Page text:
I assured her that the members of the Jim Cullum Jazz Band have made the study of historical jazz a life-long passion. “Well,” she continued, “do you have any minorities in the band?” “Yes,” I replied, “I’m Jewish.” “That’s not what I mean,” she said. “You don’t have any minorities in the band, so it’s much harder for me to sell you to my Arts Council.”
I had no answer to this. I had the feeling there was nothing anyone could ever do to make that particular sale.
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On another occasion, after a spirited rendition of a Louis Armstrong Hot 5 tune, a fairly large, balding and inebriated white man of about 60 started walking toward the bandstand shouting “White men playing the black man’s music, this is bullshit!” To which Jim replied, “I think you must be a racist.” The man, on his way out the door, shouted “No, you’re the racist! Why don’t you play some Dizzy Gillespie or something?” Then he quickly ducked out the door.
There was a moment of bewildered silence while we all struggled to get our minds around what the man had said. We’re still trying to figure that one out.
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The Landing in San Antonio was designed by an acoustic engineer to enhance the natural sounds of the instruments so the band could play without the use of amplifiers and only one microphone for vocals and the guitar.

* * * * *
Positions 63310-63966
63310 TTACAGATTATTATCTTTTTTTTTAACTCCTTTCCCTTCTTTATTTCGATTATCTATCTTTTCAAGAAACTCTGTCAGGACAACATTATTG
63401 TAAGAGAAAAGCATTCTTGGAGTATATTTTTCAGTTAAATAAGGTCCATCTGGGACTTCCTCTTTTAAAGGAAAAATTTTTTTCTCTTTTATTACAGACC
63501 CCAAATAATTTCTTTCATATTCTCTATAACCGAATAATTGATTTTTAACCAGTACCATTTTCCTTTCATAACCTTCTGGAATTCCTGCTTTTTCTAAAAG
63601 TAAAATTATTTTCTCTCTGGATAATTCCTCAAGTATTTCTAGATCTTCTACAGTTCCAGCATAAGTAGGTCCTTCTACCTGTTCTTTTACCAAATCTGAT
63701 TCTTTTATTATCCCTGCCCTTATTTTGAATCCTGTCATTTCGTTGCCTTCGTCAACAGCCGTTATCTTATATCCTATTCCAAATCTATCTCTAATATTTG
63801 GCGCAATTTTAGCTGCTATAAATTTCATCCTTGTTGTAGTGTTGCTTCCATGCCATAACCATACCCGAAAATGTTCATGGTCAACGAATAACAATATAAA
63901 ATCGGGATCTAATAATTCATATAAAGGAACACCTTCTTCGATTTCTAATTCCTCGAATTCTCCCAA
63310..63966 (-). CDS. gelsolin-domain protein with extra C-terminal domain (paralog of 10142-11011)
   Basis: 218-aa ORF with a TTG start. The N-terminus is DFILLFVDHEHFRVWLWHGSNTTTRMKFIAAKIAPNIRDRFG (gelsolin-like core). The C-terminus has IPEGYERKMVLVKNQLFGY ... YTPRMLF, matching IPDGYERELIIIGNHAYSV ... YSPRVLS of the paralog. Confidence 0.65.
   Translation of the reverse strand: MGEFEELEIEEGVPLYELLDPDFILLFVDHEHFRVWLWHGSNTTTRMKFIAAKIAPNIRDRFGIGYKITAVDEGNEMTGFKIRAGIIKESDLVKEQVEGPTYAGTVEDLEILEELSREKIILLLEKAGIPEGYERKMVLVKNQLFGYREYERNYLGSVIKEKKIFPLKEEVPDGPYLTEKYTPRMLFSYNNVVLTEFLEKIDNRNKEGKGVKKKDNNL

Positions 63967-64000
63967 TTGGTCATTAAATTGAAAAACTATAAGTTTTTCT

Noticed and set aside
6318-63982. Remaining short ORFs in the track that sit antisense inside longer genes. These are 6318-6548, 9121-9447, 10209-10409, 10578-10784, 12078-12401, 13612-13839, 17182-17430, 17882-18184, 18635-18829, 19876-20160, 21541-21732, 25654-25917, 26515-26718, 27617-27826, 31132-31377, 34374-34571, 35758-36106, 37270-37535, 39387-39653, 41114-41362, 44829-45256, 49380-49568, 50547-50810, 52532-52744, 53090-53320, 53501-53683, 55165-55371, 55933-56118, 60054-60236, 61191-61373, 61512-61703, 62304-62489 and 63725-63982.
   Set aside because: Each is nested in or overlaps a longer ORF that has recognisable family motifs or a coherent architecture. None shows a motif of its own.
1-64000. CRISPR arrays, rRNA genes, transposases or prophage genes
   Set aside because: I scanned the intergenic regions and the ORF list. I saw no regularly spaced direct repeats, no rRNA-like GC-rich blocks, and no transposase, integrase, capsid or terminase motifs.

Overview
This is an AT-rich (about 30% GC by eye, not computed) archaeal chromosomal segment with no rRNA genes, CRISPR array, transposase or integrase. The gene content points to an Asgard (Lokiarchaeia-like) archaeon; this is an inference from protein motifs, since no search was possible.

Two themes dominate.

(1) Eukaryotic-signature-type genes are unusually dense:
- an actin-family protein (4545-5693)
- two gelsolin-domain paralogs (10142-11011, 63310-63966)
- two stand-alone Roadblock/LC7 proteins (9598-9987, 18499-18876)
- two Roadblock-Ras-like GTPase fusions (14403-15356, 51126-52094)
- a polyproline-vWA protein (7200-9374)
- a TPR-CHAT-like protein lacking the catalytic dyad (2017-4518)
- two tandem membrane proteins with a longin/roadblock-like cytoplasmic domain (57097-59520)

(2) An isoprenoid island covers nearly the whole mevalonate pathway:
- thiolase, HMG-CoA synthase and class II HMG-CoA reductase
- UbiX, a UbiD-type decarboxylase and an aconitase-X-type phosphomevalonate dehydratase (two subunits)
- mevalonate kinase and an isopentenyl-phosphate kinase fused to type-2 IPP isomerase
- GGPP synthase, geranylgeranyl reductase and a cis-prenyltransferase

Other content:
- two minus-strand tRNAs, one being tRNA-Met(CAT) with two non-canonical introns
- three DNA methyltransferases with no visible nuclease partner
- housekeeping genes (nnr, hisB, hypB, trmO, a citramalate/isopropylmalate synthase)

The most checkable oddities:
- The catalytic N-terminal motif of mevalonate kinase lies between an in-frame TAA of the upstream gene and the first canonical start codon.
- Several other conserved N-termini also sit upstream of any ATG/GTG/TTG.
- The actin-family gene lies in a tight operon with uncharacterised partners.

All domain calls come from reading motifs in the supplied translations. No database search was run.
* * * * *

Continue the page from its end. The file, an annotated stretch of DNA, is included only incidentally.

For road gigs, however, sound reinforcement becomes a necessary evil, and we were too often at the mercy of sound technicians. The degree of skill and experience among these folks varies from seasoned professional to rank amateur.
On one concert date, an eager young sound man had beforehand set up an impressive array of microphones, monitor speakers, amplifiers and other gear on stage. This happens quite often—the technicians are merely going with what they know as the requirements of a typical modern performing group.
Jim asked him to please remove everything except for one mic for the vocals and guitar, explaining that the group tried to get as close to an acoustic sound as possible. Not comprehending, the young man said, “Just tell me what I need to do to make it sound acoustic, and I’ll give it to you!”
* * * *